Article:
Why your project is really a process (and why you should care)
By Søren Pommer on 10/07/2017
Many companies invest a lot of resources into managing their projects while ignoring their processes. What if most of those projects are in fact processes? This article looks at the benefit of turning projects into processes.
I have talked with a lot of experienced managers who mix up projects and processes. A Project is often considered to be a structure for getting work done. Whereas a process is often seen as a necessary evil to comply with regulations or manage high volume, repetitive work. This is wrong and it results in a failure to learn and ultimately to scale your company. Here’s why:
It means that a project’s purpose is to produce something that the company hasn’t produced before. With this definition then most projects are in fact processes. For instance, product development is a process. Yes, it results in new products but unless the company establishes a new company and produces a radical innovation then it is an activity that will be repeated. The same with strategy. If a company only produces one strategy every few years then it’s a project. If strategy development and execution is ongoing then it’s a process.
“A process is a chain of activities, each contributing to the overall outcome.”
Is this just semantics? No. If 80% of your company’s activities are organised as projects and the number of real projects that fit the definition is 30%, then you’re potentially reinventing the wheel in the 50% of work that should be organised as processes.
Here are some of the processes that I have seen organised as projects:
– Onboard a new customer
– Manage customer segmentation
– Optimise the company website
– Assess customer profitability
What’s the problem?
By organising the activities as projects the company will staff differently each time and each new team would then find their own ways of doing it. They may also bring in consultants to do it. This way there is no learning from case to case.
There’s no performance history. They are reinventing the wheel.
What’s the benefit of treating more “projects” as processes?
The company that treats activities as processes benefits in a number of ways. First, they get an acknowledgement the activity will happen again and that it is part of what the company does. Now, if it is a core activity, they may want to make it part of their operations or outsource it to a long-term, strategic partner if it is non-core. In any case, they will assign a process owner who oversees continuity and learning from case to case. The project plan becomes the process map, deliverables become templates and the 10-20% project management overhead to do it once is suddenly distributed among more cases. Employees are more motivated to observe, document and learn since they know they will have to repeat this sometime in the future.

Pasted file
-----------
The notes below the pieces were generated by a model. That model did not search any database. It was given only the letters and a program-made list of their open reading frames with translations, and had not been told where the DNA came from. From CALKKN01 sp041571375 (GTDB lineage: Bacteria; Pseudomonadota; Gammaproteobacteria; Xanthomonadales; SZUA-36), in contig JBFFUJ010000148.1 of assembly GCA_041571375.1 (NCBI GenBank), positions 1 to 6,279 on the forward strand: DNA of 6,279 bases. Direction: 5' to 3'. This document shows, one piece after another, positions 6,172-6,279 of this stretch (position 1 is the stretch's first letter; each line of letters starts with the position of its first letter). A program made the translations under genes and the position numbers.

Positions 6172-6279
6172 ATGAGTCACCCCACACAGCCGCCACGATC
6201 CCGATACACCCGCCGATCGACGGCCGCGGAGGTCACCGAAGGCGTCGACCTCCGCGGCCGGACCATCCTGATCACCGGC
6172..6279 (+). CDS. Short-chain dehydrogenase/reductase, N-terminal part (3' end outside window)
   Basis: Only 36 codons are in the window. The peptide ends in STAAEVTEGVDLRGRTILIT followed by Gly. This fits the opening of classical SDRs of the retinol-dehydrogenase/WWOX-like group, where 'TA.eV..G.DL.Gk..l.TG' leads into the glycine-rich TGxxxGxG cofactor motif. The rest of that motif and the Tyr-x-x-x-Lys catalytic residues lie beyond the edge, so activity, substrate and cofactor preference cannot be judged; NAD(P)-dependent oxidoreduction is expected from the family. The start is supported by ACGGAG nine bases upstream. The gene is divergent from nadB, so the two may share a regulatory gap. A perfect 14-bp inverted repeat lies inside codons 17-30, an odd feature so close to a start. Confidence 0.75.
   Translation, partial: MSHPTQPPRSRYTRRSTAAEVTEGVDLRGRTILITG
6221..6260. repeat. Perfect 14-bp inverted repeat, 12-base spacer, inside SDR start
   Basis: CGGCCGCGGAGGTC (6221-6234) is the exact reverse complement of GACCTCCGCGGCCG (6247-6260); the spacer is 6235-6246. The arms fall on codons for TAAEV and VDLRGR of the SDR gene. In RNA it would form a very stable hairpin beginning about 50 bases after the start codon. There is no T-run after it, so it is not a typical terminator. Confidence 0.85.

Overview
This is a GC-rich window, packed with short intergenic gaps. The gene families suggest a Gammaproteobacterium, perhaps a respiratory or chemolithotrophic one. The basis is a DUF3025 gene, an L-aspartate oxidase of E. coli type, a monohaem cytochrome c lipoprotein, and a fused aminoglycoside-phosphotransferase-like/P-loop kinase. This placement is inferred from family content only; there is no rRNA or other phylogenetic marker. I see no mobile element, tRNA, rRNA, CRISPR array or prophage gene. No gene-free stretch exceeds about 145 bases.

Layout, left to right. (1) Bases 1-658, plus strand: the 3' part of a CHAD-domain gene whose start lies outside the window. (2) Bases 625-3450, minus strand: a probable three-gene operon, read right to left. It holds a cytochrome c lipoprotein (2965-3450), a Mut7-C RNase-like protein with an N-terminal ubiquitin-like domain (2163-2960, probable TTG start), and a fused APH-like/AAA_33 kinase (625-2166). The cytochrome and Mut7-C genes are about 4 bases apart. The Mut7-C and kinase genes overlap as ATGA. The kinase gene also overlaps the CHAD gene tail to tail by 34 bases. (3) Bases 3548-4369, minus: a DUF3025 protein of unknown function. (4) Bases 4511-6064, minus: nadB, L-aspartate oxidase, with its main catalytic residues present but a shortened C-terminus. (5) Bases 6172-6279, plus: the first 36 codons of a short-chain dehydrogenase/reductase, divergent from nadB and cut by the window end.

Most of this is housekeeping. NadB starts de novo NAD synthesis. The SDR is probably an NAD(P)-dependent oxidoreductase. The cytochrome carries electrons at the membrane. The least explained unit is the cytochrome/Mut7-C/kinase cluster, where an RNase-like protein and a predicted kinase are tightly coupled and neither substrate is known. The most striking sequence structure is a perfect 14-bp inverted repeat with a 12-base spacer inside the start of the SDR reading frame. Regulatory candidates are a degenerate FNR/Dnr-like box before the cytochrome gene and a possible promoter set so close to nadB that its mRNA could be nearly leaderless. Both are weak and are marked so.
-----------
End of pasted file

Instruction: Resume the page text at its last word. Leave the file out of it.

Which projects are in fact processes?
How many times does an activity have to be repeated before it’s treated as a process (and not a project)? That depends on the overhead you have in setting up a process. The more complex your process excellence set up is the more repetitions you will need before it will have a positive return.
My own rule of thumb is that if the same activity has been repeated three times within a year or two then I will start treating it as a process by the fourth time. Why four times? The first time a chain of activities is executed then it’s clearly a project or ad hoc (unless I know that it will be repeated). The second time I may copy the project chart, adjust and repeat the first project. The third time then I will start seeing the common denominators among the three cases. Then the fourth time I will ensure the activity is executed as a simple process that consists of the activities that were common for all cases.
When it comes to staffing, the first two or three cases can be led by project managers, but cases three and four should be lead by the people who have the formal roles and responsibilities to assume process ownership.
To conclude, it’s advantageous to introduce a more rigorous project definition in your company. Then treat more of your current projects as processes and you will see learning and reuse of work products increase. Your key people can be reserved for the real projects and new, specialised people can take the roles that are needed to execute your new processes. This process will gradually open your project “black boxes” and make them more manageable and easier to delegate or outsource.
Map a project as a process!
Why not try to map a project that your company has been repeating as a process. Here is a guide to simple process mapping that can help you.